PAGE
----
High-frequency Electricity Trading : Empirics, Fundamentals, and Stochastics

In the wake of the continuous digital transformation and the rapid increase in the amount of available data, trading on financial markets takes place at ever higher frequencies. This development does not only concern classical financial markets but also the comparatively young electricity markets. Apart from the massive expansion of renewable energy sources, increasing demand-side flexibility and increasing storage capabilities, high-frequency trading is one of the major trends shaping the electricity markets of the future. This thesis explores high-frequency trading on two German electricity markets: the intraday electricity market and the electricity futures market.

The first part of this thesis develops an econometric price model with fundamental impacts for intraday electricity markets of 15-minute contracts. We analyze a unique data set of high-frequency transaction data, fundamental supply and demand data, and intradaily updated forecasts of renewable power generation. Our empirical analysis shows that, on average, prices of 15-minute contracts exhibit a sawtooth-shaped and trading volumes a U-shaped hourly seasonality. Furthermore, market liquidity increases sharply within the last trading hour before gate closure. We calibrate our econometric model for morning, noon, evening, and night contracts and use a threshold regression technique to examine how 15-minute intraday trading depends on the slope of the merit order curve. Our estimation results reveal strong evidence of mean reversion in the price formation mechanism of 15-minute contracts. Additionally, prices of neighboring contracts exhibit strong explanatory power and a positive impact on prices of a given contract. These findings are independent of the time of day and thus generic features of the price formation process on the intraday market. In contrast, intraday auction prices have higher explanatory power for the pricing of night contracts than day contracts. We observe an asymmetric effect of renewable forecast changes on intraday prices depending on the slope of the merit order curve. In general, renewable forecasts have a higher explanatory power at noon and at night than in the morning and evening, but price information is the main driver of 15-minute intraday trading at all times of day. Overall, we show that the importance of influencing factors on the intraday electricity market has changed from fundamental towards trading-related factors. This novel finding illustrates that the intraday electricity market has become increasingly mature.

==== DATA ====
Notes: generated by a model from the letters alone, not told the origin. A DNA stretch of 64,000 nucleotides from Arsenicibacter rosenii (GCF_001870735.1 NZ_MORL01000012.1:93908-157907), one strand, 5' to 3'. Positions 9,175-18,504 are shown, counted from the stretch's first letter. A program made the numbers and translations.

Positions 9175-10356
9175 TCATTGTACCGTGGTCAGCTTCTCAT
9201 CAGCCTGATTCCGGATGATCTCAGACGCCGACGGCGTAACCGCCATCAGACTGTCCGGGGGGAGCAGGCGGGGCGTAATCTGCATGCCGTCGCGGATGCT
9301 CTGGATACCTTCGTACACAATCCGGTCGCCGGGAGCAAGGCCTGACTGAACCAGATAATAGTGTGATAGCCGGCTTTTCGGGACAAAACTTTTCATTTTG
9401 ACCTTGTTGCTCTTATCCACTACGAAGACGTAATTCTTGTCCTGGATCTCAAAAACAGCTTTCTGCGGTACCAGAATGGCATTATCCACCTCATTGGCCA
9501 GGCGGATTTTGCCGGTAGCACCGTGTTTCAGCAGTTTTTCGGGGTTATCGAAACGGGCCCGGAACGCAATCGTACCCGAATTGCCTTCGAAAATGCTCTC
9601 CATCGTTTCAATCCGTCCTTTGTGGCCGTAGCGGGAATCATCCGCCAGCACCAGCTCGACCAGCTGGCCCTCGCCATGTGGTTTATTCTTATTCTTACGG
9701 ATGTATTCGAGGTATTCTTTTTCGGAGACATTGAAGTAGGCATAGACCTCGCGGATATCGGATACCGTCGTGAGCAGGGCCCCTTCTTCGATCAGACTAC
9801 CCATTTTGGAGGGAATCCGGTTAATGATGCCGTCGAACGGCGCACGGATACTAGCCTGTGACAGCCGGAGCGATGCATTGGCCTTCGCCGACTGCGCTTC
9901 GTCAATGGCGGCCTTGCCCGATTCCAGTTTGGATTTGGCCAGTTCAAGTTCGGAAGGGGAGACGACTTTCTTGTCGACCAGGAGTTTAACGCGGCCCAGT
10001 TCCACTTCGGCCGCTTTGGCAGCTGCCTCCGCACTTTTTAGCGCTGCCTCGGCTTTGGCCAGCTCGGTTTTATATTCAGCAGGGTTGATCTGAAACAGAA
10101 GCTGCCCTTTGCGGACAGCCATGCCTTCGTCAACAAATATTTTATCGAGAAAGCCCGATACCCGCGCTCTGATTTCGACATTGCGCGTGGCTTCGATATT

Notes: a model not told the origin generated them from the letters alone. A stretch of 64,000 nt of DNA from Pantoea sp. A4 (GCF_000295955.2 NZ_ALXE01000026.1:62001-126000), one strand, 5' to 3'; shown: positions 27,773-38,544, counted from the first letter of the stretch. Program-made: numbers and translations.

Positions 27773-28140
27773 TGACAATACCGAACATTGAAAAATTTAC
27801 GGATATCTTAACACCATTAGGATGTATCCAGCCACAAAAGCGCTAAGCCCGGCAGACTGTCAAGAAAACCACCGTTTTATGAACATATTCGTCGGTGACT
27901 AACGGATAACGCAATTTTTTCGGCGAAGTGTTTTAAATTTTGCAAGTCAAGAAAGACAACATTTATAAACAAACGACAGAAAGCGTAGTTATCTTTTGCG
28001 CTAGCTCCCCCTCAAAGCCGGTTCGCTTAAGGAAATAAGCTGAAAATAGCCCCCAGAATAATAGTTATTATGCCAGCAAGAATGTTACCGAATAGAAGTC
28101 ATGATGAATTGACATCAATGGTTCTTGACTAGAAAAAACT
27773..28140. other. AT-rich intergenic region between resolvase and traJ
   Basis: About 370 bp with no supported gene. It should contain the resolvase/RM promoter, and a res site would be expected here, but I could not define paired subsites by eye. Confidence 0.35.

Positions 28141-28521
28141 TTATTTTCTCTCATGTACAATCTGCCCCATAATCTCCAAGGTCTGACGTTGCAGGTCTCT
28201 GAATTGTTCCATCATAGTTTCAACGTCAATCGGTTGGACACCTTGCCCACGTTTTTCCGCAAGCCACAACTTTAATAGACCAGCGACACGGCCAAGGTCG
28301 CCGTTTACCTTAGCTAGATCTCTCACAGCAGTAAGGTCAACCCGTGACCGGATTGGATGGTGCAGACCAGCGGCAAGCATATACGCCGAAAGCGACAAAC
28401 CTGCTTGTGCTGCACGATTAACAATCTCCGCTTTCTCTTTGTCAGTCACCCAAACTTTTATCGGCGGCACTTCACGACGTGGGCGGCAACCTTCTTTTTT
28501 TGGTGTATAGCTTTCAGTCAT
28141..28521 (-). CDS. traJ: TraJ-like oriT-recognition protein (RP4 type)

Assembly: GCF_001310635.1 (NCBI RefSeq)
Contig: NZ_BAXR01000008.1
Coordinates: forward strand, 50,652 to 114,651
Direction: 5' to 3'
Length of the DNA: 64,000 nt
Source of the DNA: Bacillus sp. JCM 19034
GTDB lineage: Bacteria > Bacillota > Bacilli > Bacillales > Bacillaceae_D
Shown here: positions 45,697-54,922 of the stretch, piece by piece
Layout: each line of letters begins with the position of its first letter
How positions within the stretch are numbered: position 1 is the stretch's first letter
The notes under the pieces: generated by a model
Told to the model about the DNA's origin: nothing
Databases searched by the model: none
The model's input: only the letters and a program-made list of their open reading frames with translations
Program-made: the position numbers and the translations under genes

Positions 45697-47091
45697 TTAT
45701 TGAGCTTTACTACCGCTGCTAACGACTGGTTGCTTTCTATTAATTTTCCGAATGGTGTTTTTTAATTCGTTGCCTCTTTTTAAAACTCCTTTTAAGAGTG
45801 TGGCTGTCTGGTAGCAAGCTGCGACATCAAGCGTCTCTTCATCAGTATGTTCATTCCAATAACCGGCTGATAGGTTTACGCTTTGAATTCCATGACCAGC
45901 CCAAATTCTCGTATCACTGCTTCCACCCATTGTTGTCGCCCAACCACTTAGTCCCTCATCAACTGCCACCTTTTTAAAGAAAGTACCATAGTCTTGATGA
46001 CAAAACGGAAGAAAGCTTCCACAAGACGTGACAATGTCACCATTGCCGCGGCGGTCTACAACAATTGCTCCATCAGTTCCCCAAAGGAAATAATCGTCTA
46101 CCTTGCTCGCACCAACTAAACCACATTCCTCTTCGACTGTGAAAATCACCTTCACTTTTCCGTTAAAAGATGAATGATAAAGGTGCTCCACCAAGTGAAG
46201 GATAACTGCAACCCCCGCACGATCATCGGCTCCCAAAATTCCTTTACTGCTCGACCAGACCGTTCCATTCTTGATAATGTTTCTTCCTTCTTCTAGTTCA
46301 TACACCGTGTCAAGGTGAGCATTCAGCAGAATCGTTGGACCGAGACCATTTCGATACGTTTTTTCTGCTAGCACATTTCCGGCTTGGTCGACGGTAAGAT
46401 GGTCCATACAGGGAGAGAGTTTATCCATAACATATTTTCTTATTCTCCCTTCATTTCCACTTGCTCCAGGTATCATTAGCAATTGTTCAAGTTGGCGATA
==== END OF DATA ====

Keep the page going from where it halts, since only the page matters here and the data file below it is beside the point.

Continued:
The second part of this thesis conducts an empirical analysis of volatility and liquidity on electricity futures markets. We investigate high-frequency quote data of electricity month futures contracts, which are fundamental building blocks of power derivatives markets. We estimate volatility and liquidity by several measures from the scientific literature and particularly acknowledge that financial high-frequency data are not equally spaced in time. Empirical evidence suggests that volatility of electricity futures decreases as time approaches maturity, while coincidently liquidity increases. In contrast to previous research, we reveal a novel reciprocal relationship between volatility and liquidity on electricity markets. Established continuous-time stochastic models for electricity futures prices involve a growing volatility function in time and are thus not able to capture our empirical findings a priori. In Monte Carlo simulations, we demonstrate that increasing liquidity dominates the models' volatility function and gives rise to a decreasing volatility evolution. Therefore, including liquidity is key to model the volatility of electricity futures.

Overall, this thesis delivers a comprehensive picture of high-frequency trading mechanisms on electricity markets and thereby contributes to a better understanding of one of the most important trends in the electricity sector.


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